A Little Bit Of Jezebel – A Touch Of Ahab

The story of King Ahab and Queen Jezebel is truly an important warning to us all. It is not just one isolated story, but a warning against a pattern of sinful behavior illustrated several times in the Bible. There are two elements involved in this pattern, and they work together to wreak havoc in the church, even today!

First, there is Ahab, an evil and weak king of Israel, who marries a pagan woman named Jezebel. Ahab is described as doing more to provoke the anger of the Lord, the God of Israel, than any of the other kings to date! After he marries Jezebel, he forsakes God and is influenced by Jezebel to worship the pagan idol Baal. And Queen Jezebel brought this into Israel, thanks to her husband’s weak character. Jezebel was a master manipulator. She preyed on her husband’s weaknesses, and used his power for evil purposes. This is how Jezebel works. Alone, she has no power except sexual favors, so she finds a weak partner who has power, and offers those favors to begin to set her hook into her victim. Then she begins to manipulate the situations she encounters to bring about her desired result.

You see this same principle at work again in the story of Herodias and Herod in Mark 6:17-28: Herod had sent soldiers to arrest and imprison John the Baptist because he kept saying it was wrong for the king to marry Herodias, his brother Philip’s wife. Herodias wanted John killed in revenge, but without Herod’s approval she was powerless. Herodias’s chance finally came. It was Herod’s birthday and he gave a party for his palace aides, army officers, and the leading citizens of Galilee. Then Herodias’s daughter came in and danced before them and greatly pleased them all. “Ask me for anything you like,” the king vowed, “even half of my kingdom, and I will give it to you!” She went out and consulted her mother, who told her, “Ask for John the Baptist’s head!” So she hurried back to the king and told him, “I want the head of John the Baptist—right now—on a tray!”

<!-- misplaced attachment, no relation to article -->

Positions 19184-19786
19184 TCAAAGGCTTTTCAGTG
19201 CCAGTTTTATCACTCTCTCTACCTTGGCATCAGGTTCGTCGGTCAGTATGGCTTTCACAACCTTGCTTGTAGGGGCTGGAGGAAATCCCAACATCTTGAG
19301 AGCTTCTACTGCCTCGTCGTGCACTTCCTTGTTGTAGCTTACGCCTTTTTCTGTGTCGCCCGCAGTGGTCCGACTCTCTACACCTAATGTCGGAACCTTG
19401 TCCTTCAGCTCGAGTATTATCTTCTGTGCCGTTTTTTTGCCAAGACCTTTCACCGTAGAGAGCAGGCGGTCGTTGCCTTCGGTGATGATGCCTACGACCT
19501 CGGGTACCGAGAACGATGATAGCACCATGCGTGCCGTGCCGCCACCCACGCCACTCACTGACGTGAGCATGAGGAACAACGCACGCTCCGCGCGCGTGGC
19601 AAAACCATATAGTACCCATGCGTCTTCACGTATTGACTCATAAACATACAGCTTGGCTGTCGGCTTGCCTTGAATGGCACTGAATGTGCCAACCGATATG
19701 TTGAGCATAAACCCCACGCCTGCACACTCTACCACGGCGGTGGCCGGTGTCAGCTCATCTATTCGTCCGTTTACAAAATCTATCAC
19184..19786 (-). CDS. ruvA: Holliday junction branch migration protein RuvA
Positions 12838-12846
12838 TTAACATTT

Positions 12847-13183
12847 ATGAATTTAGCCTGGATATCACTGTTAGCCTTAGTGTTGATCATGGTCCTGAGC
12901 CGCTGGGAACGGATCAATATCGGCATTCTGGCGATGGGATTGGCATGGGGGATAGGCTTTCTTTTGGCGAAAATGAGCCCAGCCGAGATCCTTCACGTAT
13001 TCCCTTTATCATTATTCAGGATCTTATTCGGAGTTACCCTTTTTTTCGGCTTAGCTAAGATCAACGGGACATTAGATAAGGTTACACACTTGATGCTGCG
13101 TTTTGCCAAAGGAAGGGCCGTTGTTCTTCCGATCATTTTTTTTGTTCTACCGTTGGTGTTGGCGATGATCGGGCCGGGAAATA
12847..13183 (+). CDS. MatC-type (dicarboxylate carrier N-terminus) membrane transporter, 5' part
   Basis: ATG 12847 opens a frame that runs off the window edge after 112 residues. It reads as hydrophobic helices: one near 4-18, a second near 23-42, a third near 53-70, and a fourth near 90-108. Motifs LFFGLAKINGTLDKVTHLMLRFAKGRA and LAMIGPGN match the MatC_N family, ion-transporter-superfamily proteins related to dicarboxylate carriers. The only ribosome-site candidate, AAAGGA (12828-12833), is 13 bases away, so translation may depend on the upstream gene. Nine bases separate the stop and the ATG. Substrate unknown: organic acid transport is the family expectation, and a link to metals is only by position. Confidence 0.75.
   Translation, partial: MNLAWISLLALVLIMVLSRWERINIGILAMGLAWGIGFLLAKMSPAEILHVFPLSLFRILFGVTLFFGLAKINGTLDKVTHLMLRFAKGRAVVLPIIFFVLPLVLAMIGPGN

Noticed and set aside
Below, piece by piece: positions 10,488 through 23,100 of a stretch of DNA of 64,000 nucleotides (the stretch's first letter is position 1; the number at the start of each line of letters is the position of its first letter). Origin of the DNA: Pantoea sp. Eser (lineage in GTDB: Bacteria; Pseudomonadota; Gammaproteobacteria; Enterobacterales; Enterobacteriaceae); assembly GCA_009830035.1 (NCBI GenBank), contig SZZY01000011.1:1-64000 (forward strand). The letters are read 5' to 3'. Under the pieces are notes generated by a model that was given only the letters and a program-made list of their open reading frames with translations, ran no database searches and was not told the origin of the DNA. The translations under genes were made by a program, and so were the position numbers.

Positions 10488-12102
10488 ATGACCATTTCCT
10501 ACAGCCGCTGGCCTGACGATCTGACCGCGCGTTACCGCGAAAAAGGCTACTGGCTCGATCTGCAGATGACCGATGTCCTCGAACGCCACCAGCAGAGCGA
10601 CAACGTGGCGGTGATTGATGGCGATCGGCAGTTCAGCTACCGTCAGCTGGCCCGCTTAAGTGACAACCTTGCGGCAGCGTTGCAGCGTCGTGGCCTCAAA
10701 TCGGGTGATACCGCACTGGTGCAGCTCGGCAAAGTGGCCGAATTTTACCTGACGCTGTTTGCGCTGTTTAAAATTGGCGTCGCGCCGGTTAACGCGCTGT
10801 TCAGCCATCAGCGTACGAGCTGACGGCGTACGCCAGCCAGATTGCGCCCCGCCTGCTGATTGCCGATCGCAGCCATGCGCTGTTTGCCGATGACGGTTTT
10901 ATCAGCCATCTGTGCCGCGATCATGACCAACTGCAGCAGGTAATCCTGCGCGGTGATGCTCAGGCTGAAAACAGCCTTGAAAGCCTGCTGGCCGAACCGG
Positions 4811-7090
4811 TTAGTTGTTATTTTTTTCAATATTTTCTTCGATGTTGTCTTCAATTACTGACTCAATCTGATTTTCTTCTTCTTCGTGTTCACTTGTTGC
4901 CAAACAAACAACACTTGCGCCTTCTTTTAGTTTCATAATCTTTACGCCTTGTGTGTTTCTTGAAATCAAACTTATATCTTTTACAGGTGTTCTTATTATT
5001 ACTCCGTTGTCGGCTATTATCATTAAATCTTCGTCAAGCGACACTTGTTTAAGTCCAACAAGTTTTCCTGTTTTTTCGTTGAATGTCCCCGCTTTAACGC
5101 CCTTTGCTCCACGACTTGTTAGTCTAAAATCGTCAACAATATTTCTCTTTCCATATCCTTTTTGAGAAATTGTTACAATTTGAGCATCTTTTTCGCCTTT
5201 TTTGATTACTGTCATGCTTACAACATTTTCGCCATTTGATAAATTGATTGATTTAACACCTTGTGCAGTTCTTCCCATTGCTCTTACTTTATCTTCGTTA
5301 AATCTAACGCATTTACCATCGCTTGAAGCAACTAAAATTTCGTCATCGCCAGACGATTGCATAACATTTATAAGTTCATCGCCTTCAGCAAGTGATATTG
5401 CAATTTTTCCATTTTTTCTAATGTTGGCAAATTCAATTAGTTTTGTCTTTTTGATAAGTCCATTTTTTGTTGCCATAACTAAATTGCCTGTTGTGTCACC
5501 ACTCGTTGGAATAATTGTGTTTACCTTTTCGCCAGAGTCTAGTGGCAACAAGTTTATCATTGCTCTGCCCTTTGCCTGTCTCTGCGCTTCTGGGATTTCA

Herodias uses her own daughter to get Herod worked up enough to promise her anything, up to half of his kingdom, and then she makes sure that her daughter asks for the head of John the Baptist. Herodias was operating in the “Jezebel spirit” and was manipulating everyone.

But one thing is brought to light here in both stories – the Jezebel spirit cannot work alone! She must find herself an Ahab so that she can “hi-jack” his power to get her desired deeds accomplished. Is this principle still at work in the church today? From my own observations, I say “Yes”! How many ministries have been lost from sexual scandal or wandering off of the path to Christ and misdirected towards the idols of the culture or the world? We all need to go before the Lord and ask Him to show us if there is any of Jezebel or Ahab in us! Let Him free you from any little bit of Jezebel or any touch of Ahab.                     (LELIA MCGREGOR)

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